In addition, if you are a good researcher, you have more ideas than you can pursue at length. Wouldn’t you rather be credited for those ideas and see somebody else build on them than have them disappear from the research community completely, or have somebody later come up with the same idea and have them get credit for it?
For something as brief as 200-words, wouldn’t you rather just judge the quality of an idea yourself rather than have that judgement proxied by an anonymous peer reviewer? It is impractical to have 200-word ideas reviewed pre-publication so we choose to have a post-publication review system. There is a rating for each idea and for each researcher so you can judge quality by those ratings if you don’t trust your own judgement.
The Journal of Brief Ideas is a research journal, composed entirely of ‘brief ideas’. The goal here is to provide a place for short ideas to be described – in 200 words or less – for these ideas to be archived (courtesy of Zenodo), searchable and citable.
Curated from The Journal of Brief Ideas
The Research Ideas and Outcomes (RIO) journal
The Research Ideas and Outcomes (RIO) journal publishes all outputs of the research cycle, including: project proposals, data, methods, workflows, software, project reports and research articles together on a single collaborative platform, with the most transparent, open and public peer-review process. Our scope encompasses all areas of academic research, including science, technology, humanities and the social sciences.
Curated from Research Ideas and Outcomes
Brevity of Communication
THE UP-GOER FIVE TEXT EDITOR
CAN YOU EXPLAIN A HARD IDEA USING ONLY THE TEN HUNDRED MOST USED WORDS? IT’S NOT VERY EASY. TYPE IN THE BOX TO TRY IT OUT.
Curated from The Up-Goer Five Text Editor
The 1000 Word (or ten hundred word to be exact) Challenge was born out of the XKCD comic strip Up Goer Five, a very successful attempt at using only the 1000 most common words to describe the blueprints of the NASA rocket Saturn V. Geneticist Theo Sanderson created a text editor that tells if each word typed is one of the 1000 most common words (and thus allowable), and soon scientists around the world were challenging each other to describe their own research using only these 1000 words. The Burke Museum was already planning an end-of-the-quarter happy hour and invited FOSEP to hold their 1000 Word Challenge during the event.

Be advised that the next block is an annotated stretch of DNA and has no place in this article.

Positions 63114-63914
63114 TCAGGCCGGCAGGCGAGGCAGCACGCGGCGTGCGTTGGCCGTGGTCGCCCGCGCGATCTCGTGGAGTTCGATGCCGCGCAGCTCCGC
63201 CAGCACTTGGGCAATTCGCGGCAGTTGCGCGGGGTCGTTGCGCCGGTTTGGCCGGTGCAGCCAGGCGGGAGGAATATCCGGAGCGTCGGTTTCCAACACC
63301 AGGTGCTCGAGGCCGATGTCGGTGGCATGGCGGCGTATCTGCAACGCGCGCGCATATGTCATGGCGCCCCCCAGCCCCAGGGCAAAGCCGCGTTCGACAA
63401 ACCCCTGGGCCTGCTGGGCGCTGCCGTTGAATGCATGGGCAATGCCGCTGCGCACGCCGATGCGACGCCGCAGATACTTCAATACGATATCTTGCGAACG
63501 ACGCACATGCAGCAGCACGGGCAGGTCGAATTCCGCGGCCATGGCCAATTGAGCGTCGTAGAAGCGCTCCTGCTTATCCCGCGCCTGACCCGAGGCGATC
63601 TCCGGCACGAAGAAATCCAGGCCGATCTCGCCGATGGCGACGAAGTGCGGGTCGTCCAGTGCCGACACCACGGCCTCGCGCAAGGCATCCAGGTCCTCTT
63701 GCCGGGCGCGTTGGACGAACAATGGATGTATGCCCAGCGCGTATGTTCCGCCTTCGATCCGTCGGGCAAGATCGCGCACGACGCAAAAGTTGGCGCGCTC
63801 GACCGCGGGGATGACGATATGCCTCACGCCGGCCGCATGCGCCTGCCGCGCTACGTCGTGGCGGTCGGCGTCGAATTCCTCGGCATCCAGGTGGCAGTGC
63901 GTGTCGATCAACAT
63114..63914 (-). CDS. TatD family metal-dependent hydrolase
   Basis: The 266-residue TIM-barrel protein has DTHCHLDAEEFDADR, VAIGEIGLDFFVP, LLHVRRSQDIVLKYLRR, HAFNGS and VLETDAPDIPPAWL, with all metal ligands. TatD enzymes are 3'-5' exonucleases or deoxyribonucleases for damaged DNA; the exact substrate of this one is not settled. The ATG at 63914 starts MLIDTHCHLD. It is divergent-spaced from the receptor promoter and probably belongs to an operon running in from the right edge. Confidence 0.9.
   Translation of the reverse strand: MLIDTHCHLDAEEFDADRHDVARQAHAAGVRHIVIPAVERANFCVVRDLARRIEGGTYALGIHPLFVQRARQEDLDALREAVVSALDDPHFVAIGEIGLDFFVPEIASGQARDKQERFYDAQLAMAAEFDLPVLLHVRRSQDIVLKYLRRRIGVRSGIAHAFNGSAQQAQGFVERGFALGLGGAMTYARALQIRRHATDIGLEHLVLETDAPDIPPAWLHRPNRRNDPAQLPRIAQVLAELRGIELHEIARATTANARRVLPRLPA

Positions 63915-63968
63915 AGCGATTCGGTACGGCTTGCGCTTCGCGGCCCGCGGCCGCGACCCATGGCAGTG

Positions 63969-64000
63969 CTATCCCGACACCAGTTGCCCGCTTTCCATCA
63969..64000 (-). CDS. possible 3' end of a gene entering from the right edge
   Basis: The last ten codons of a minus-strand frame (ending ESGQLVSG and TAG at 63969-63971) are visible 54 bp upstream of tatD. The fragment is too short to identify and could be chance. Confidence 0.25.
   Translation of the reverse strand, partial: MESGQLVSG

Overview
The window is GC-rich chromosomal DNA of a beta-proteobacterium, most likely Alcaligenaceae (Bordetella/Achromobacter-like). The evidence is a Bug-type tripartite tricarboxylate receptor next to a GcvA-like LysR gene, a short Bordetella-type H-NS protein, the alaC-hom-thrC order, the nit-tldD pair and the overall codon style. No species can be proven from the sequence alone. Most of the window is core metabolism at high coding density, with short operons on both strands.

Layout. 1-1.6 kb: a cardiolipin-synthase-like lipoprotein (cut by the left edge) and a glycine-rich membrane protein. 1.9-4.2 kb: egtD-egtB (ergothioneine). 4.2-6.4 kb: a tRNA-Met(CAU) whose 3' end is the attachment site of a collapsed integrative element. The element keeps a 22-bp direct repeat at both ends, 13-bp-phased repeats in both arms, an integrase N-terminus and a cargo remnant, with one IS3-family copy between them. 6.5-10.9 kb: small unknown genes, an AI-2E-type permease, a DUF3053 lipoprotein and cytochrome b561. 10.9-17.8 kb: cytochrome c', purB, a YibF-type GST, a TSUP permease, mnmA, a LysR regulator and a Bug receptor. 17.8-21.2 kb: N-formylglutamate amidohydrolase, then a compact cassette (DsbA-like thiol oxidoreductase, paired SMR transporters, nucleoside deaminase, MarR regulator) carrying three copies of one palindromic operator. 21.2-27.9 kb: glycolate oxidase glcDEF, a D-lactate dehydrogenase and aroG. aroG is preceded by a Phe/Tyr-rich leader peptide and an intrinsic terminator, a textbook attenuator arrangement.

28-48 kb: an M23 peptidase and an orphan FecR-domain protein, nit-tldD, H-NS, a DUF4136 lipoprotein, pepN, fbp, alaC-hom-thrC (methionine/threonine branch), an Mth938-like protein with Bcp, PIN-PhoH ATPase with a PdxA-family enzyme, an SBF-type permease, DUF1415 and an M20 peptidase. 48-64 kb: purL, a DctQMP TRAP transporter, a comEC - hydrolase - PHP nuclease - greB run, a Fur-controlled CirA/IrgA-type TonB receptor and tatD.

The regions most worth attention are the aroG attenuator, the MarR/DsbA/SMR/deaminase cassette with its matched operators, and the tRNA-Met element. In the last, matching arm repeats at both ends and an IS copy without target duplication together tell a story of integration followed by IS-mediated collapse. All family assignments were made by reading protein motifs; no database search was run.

FOSEP received almost 40 individual entries from across the campus, from researchers in atmospheric science to biology, from anthropology to applied materials science. David Domke (professor and acting chair for the Department of Communication at the University of Washington (UW)), Alaina Smith (Director of External Affairs at the Burke) and Andrea Cohen (Museology Program Assistant at the Burke) served as the judges for the event.
On Friday afternoon, the judges narrowed down the entries to the top 15. These 15 contestants were then each given an opportunity to share both how they would normally describe their research at a scientific conference and how they describe their research using only the 1000 most common words in the English language. Contestants were judges on three criteria: Language – Does the entry convey the work of the grad student in a clear and concise manner, using the 1000 words in an economical and grammatically correct fashion? Style – Does the entry go beyond clear word choice to incorporate humor, prose, rhythm or other elements of style to good effect? and Presentation – Does the candidate present their entry effectively? Considerations are enunciation, volume, posture, and dress?
Yasmeen at a scientific conference: I study the link between sperm chemotaxis and fertilization success. Eggs in animals such as sea urchins release chemicals that act as sperm attractants. Sperm use chemotaxis – that is, orientation towards the source of a chemical gradient – to find the eggs. However, it is unknown whether sperm chemotaxis directly contributes to reproductive success.
Last Friday the Burke Museum hosted FOSEP’s inaugural 1000 Word Challenge with fantastic results. Just under 200 people were in attendance, and the grand prize winner by Yasmeen Hussain included, “Some man things are better at listening than others. I want to know if the man things that are better at listening are also better at making babies.”